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We got lucky this time, be ready for flu pandemic
Health advice
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Have you been glued to your television to get the latest counts of swine flu? I know a few people who can give me an update released no later than two hours ago. However, I must admit that since I learned we have escaped a severe flu pandemic, I’m interested in the severity of the disease in U.S. residents but don’t need as many updates as I did in the beginning.
Outbreaks of the new H1N1 swine flu continue to spread across the United States with 896 confirmed cases in 41 states and the U.S. Centers for Disease Control and Prevention said we can expect more cases in more states with infections ranging from mild to severe. They also note that we could possibly have a more virulent strain of H1N1 virus in our fall-winter flu season.
Folks, you may not realize it but the potential was there for a worldwide disaster that could have caused 2 million deaths in the United States alone. In 1918, our country and others experienced a pandemic that caused 50 million deaths in the United States and this recent pandemic had all the same criteria. The H1N1 virus, like that of 1918, is a new and different virus — one that people have little or no immunity against. It may mutate and could become more virulent. We were very lucky this time, but we can’t become complacent and believe we’ll always be safe.
American health care providers are noting that swine flu is occurring more commonly in children so please reinforce hand washing both at school and at home. This could be the very thing that keeps your child and family well. The CDC has the following tips for staying healthy:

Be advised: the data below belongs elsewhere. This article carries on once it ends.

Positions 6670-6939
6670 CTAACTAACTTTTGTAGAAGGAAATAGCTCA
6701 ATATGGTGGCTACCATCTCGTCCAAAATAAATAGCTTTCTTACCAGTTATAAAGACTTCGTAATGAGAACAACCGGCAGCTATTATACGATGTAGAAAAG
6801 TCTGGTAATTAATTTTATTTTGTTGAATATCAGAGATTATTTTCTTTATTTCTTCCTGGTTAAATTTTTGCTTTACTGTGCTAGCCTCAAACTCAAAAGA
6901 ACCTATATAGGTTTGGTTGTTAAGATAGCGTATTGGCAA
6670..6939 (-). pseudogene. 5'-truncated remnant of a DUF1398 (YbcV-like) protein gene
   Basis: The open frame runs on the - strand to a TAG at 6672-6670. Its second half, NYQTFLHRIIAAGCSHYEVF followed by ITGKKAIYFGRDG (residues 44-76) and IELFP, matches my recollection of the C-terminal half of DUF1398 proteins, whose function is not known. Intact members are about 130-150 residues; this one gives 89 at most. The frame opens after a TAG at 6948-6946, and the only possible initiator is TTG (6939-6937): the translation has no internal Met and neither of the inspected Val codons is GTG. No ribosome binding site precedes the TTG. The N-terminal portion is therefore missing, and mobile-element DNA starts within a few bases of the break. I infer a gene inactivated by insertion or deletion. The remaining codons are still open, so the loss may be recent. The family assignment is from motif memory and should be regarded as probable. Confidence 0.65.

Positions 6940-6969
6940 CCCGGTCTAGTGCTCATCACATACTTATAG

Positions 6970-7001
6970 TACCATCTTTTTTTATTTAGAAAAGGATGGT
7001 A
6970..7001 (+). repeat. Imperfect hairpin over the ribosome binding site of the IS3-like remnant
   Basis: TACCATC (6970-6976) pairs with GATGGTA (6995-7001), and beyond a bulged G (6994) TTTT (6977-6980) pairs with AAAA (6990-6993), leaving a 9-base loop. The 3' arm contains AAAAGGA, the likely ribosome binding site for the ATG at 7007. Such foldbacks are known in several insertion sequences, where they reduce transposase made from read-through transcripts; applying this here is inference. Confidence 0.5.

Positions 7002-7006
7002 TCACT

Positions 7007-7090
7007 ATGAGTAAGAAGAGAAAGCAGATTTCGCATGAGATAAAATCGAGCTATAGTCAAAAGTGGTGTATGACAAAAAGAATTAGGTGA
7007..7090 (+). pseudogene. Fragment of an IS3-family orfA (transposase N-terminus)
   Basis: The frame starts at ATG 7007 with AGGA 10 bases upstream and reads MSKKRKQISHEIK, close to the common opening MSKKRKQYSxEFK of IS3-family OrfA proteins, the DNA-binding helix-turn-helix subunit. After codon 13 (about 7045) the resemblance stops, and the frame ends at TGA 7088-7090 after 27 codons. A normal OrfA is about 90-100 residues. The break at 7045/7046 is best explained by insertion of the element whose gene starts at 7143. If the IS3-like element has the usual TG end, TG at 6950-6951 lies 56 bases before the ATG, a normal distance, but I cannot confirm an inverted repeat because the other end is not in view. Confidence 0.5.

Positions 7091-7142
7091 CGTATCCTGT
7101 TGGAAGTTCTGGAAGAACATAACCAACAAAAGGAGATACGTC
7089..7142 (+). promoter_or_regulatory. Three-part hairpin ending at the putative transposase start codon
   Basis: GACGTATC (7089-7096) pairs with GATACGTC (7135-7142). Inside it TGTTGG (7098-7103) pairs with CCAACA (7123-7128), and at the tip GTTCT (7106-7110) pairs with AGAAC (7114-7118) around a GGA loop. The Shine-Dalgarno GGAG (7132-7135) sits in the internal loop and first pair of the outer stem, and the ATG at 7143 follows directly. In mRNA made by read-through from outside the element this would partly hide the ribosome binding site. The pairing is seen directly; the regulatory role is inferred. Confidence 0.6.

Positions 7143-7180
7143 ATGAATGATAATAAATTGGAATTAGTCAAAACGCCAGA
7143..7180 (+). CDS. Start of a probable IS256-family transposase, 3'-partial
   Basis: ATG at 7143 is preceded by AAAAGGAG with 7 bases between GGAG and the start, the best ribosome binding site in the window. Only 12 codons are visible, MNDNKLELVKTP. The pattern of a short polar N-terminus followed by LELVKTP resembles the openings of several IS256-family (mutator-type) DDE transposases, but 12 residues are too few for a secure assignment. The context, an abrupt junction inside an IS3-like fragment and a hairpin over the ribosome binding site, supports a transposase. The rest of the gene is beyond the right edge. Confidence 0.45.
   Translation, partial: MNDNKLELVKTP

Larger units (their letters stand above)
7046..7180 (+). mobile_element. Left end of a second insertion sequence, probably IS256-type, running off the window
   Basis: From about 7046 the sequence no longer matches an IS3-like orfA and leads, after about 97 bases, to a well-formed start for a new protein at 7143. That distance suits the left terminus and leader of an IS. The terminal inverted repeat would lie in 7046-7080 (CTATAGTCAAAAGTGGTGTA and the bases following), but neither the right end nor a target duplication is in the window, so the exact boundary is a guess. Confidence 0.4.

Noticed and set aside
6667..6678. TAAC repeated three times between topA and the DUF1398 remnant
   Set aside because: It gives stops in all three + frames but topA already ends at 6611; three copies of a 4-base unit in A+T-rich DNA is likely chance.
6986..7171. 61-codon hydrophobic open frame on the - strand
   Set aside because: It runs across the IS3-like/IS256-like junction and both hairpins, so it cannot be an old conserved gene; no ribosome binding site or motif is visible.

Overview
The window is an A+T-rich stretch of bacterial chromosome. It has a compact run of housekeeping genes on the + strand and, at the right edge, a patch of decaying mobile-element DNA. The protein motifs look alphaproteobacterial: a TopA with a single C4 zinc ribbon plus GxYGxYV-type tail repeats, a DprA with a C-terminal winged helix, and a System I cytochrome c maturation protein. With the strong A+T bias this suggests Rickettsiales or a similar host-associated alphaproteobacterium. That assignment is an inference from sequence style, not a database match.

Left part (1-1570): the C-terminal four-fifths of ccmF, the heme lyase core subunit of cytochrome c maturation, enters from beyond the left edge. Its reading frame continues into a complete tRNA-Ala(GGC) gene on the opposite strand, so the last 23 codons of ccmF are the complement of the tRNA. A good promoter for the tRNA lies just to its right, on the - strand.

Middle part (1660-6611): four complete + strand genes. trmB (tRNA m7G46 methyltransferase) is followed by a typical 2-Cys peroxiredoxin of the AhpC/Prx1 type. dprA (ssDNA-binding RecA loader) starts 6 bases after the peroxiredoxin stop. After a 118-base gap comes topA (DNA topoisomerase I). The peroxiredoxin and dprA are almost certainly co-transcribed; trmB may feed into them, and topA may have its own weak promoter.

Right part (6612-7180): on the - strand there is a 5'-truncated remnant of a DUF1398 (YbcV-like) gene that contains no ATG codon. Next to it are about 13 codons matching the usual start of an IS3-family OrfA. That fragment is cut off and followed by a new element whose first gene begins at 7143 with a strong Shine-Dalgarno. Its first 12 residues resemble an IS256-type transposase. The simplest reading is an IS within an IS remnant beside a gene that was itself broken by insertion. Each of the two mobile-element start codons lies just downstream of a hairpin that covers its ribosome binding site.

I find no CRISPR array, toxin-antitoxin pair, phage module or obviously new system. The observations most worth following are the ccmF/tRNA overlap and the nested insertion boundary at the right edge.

• Stay informed.
• Influenza is thought to spread mainly from person-to-person by coughing or sneezing.
• Take everyday actions to stay healthy.
• Cover your nose and mouth with a tissue when you cough or sneeze. Throw the tissue in the trash.
• Wash your hands often with soap and water, especially after you cough or sneeze. Alcohol-based hands cleaners are also effective.
• Avoid touching your eyes, nose or mouth. Germs spread that way.
• Stay home if you get sick. The CDC recommends you stay home from work or school and limit contact with others.
• Follow public health advice regarding school closures and avoiding crowds.
• Find healthy ways to deal with stress and anxiety.
• Call 1-800-CDC-INFO for more information.
Its not too early, you can prepare for an influenza pandemic now. This checklist will help you gather the information and resources you may need in case of a pandemic:
• It is never too early to plan for a pandemic or natural disaster:
• Store a two-week supply of water and food.
• Periodically check your regular prescription drugs to ensure a continuous supply in your home.
• Have any nonprescription drugs and other health supplies on hand.
• Talk with family members and loved ones about how they would be cared for if they got sick.
• Volunteer with local groups to prepare and assist with emergency response.
The United States is working with companies to manufacture vaccine against the H1N1 virus. CDC has isolated the H1N1 virus and is working to make a candidate vaccine virus that can be provided to industry so that manufacturers can scale up for production of a vaccine, if necessary.
Visit for this and additional information on being prepared.

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